- A paper for a communications course discussing gender bias in television commercials
- A paper for a business administration course that discusses the results of a survey the writer conducted with local businesses to gather information about their work from home and flextime policies
- A paper for an elementary education course that discusses the results of an experiment the writer conducted to compare the effectiveness of two different methods of mathematics instruction
For these types of papers, primary research is the main focus. If you are writing about a work (including non-print works, such as a movie or a painting), it is crucial to gather information and ideas from the original work, rather than rely solely on others’ interpretations. And, of course, if you take the time to design and conduct your own field research, such as a survey, a series of interviews, or an experiment, you will want to discuss it in detail. For example, the interviews may provide interesting responses that you want to share with your reader.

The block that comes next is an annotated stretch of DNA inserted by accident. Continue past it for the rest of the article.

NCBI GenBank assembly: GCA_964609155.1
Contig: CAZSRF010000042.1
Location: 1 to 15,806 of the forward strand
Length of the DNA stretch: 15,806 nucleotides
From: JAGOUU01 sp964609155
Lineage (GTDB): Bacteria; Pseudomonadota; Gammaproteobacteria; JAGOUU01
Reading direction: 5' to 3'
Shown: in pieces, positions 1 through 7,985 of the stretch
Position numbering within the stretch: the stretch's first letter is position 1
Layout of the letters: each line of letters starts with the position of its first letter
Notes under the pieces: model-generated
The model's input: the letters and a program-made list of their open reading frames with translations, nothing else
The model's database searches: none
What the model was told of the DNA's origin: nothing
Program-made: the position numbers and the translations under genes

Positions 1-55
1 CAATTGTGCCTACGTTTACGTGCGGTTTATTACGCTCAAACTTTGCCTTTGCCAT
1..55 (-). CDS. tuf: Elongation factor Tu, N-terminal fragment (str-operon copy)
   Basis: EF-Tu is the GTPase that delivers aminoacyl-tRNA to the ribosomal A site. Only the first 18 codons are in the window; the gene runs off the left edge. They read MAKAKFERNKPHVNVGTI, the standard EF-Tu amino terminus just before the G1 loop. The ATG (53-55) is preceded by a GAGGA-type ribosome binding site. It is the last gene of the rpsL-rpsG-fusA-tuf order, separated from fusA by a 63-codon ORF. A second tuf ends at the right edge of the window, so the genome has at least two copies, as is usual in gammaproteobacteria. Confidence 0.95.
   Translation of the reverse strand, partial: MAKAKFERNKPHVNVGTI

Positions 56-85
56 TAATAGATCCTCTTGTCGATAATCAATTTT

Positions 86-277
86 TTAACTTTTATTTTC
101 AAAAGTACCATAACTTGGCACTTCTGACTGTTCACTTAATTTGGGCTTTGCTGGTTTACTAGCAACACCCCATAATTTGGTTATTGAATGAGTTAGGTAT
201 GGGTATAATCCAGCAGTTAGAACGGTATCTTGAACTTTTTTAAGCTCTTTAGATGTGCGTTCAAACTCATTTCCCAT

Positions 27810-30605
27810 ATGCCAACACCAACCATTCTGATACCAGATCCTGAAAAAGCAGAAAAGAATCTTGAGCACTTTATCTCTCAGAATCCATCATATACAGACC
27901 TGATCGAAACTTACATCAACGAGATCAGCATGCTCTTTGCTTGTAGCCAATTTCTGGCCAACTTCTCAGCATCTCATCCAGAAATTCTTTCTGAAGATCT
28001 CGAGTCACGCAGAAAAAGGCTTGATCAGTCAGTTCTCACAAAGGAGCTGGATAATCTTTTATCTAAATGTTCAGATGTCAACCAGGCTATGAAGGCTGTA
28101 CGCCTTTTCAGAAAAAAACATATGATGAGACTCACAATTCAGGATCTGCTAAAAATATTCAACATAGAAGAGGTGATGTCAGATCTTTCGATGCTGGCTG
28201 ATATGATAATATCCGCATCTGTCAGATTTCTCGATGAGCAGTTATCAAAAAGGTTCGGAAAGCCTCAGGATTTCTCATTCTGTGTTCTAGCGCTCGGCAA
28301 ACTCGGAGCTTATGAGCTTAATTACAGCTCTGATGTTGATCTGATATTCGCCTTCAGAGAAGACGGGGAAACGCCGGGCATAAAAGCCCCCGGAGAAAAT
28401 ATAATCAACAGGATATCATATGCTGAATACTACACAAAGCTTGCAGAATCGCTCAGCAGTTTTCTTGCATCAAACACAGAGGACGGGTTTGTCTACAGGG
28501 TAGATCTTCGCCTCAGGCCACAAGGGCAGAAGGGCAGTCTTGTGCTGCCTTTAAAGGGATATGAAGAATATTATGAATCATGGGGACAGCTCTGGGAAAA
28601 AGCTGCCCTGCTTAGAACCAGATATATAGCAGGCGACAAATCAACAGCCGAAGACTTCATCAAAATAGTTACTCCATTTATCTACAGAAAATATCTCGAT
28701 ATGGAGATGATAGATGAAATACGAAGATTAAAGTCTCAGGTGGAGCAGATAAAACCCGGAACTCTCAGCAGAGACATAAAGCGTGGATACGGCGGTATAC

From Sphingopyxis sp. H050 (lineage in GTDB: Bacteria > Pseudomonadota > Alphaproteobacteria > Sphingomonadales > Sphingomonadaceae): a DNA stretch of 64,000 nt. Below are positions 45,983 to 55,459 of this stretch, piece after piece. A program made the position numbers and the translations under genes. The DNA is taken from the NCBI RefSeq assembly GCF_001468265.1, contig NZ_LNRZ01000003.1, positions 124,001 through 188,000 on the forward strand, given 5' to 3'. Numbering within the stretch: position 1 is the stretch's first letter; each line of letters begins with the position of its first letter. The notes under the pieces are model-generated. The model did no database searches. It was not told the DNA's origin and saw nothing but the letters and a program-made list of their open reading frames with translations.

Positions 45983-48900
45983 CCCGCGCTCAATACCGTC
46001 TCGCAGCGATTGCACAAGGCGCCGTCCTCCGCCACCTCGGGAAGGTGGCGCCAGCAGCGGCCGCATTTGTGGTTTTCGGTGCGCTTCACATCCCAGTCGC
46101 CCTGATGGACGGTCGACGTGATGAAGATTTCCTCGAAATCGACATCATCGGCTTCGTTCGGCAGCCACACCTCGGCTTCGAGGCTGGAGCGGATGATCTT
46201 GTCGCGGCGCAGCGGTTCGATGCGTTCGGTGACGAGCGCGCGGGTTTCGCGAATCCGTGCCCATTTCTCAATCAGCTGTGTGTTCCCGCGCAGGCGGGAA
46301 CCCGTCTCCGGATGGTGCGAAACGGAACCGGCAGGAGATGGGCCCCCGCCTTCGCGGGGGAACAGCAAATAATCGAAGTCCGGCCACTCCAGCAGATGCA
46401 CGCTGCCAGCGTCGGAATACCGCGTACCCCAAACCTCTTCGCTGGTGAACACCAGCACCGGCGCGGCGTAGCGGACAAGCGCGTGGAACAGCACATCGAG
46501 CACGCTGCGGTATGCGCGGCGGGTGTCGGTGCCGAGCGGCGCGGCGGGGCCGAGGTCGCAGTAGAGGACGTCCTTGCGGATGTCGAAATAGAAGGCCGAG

Using Secondary Sources Effectively
For some assignments, it makes sense to rely more on secondary sources than primary sources. If you are not analyzing a text or conducting your own field research, you will need to use secondary sources extensively.
As much as possible, use secondary sources that are closely linked to primary research, such as a journal article presenting the results of the authors’ scientific study or a book that cites interviews and case studies. These sources are more reliable and add more value to your paper than sources that are further removed from primary research. For instance, a popular magazine article on junk food addiction might be several steps removed from the original scientific study on which it is loosely based. As a result, the article may distort, sensationalize, or misinterpret the scientists’ findings.